Tag: Coach K

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Duke’s Mike Krzyzewski heaps praise on Kobe Bryant


Coach Mike Krzyzewski has a special bond with Kobe Bryant.

These are two men who bring something special to the basketball court, and part of that is a fighting spirit. They were friends before, but that bond grew during the Olympics when for a few years (particularly in Beijing in 2008) it was Kobe’s team, and guys such as LeBron James and Dwyane Wade learned about the dedication needed to win from him.

The Duke head coach was on Time Warner Sportsnet in Los Angeles Friday (that’s the Lakers’ high paying cable channel) and heaped praise upon Kobe. Ryan Ward of the Lakers Nation saw it and passed along the highlights.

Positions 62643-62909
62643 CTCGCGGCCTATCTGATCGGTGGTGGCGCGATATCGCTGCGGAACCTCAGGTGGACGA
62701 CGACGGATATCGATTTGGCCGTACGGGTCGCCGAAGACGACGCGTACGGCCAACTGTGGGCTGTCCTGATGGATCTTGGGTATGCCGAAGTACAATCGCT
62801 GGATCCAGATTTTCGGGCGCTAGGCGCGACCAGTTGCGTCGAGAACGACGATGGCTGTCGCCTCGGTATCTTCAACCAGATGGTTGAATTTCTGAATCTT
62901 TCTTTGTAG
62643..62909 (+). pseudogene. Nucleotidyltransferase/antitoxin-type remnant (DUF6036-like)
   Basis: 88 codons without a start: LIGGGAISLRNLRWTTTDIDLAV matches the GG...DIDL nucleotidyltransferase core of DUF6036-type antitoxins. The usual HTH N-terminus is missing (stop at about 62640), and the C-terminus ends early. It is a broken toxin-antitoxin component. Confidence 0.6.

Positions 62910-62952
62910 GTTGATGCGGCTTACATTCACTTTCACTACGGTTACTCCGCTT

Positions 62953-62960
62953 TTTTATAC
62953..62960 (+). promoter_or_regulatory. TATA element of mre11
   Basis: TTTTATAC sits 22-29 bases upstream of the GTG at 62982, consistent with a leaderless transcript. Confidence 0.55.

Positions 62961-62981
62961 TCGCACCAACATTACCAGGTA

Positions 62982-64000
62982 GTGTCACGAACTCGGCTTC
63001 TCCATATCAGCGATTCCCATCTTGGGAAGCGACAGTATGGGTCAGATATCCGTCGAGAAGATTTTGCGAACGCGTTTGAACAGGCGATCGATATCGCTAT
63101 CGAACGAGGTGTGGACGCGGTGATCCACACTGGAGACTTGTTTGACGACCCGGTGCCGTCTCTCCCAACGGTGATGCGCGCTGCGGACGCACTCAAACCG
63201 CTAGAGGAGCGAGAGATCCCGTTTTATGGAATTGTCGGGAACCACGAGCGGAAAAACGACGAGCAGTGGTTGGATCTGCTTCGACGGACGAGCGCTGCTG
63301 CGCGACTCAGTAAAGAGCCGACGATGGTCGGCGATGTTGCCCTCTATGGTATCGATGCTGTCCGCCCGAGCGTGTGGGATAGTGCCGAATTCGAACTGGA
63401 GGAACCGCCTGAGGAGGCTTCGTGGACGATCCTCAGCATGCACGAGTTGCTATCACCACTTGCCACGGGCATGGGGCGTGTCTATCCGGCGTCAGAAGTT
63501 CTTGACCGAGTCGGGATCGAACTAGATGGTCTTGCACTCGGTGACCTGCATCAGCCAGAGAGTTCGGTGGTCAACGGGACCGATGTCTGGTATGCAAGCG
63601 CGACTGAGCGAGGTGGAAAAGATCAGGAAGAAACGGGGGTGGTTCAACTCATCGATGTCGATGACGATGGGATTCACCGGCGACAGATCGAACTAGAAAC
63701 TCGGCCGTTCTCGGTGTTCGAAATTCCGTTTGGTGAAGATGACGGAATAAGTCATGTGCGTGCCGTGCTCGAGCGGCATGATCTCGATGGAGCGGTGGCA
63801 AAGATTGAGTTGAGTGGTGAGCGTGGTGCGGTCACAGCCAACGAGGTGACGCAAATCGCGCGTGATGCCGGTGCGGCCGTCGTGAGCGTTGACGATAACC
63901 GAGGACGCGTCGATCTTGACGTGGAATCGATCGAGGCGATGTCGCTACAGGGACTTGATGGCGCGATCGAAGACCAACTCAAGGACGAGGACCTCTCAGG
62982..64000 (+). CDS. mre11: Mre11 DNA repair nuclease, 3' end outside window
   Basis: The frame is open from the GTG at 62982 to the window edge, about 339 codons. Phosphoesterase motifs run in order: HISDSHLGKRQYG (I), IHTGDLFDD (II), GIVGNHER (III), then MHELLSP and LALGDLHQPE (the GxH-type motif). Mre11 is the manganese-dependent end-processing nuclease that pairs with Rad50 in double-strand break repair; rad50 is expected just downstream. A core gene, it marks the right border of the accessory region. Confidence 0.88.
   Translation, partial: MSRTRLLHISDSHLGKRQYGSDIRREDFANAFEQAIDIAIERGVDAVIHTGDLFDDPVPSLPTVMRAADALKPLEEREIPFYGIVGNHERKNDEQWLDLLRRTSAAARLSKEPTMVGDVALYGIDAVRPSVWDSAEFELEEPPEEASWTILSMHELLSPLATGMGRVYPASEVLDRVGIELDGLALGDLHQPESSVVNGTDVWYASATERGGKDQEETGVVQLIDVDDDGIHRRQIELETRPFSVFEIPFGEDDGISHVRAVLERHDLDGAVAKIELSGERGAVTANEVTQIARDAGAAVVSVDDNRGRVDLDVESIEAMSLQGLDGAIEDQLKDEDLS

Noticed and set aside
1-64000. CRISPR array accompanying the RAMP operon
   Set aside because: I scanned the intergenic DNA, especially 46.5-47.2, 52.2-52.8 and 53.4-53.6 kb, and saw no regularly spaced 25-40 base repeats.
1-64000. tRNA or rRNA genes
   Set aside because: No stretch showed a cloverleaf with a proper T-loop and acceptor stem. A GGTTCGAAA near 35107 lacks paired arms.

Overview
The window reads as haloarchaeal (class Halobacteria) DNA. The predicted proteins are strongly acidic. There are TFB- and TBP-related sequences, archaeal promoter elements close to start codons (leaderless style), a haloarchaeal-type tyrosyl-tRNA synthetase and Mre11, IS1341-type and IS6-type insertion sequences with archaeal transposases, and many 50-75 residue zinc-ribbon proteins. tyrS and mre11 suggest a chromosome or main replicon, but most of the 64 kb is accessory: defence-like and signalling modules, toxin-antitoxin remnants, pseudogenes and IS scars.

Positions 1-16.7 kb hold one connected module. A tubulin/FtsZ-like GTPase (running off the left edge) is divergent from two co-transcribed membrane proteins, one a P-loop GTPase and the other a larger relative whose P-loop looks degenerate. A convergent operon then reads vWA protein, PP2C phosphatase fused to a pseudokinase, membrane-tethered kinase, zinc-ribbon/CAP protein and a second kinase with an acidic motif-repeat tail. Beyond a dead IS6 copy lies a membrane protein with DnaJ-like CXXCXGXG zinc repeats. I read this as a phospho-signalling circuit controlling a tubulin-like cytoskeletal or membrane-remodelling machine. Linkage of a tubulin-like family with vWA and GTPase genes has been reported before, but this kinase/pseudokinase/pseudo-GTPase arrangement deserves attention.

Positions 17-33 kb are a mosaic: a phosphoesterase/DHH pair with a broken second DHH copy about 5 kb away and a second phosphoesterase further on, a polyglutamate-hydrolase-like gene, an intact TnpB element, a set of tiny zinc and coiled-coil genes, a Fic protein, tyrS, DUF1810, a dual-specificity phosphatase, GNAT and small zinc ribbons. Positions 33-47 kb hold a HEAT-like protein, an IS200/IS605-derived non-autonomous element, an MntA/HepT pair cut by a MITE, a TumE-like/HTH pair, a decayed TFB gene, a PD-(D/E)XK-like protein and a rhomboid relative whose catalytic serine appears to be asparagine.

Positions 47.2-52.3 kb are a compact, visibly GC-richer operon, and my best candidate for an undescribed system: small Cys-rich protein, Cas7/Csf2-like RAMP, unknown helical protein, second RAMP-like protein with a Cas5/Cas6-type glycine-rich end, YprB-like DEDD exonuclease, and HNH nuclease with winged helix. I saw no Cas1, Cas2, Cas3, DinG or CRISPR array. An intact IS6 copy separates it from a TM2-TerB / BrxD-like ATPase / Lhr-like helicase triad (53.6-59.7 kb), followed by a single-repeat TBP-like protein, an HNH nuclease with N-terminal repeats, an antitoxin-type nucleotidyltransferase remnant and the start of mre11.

Krzyzewski also believes this will not be Kobe’s last season, that if Kobe is healthy he will continue playing. That is certainly possible, although there are few superstars who have ever been better prepared for life after basketball than Kobe. When he leaves, he will leave, there will be no Jordan with the Wizards moment.

What Coach K talks about is something I have mentioned before and will say a lot this season — about Kobe, about Tim Duncan, about Kevin Garnett — we need to savor watching these guys. A great generation of players, some of the best of all time and groundbreakers, are about to hang up their high tops. (Yes, I know Kobe wears low tops now.) Watching what Kobe, Duncan and KG do is special, and if you’re a fan of the game soak it up now while you still can, because soon it will be gone.

Coach K complains about one-and-done rule. Shocking.

Michigan v Duke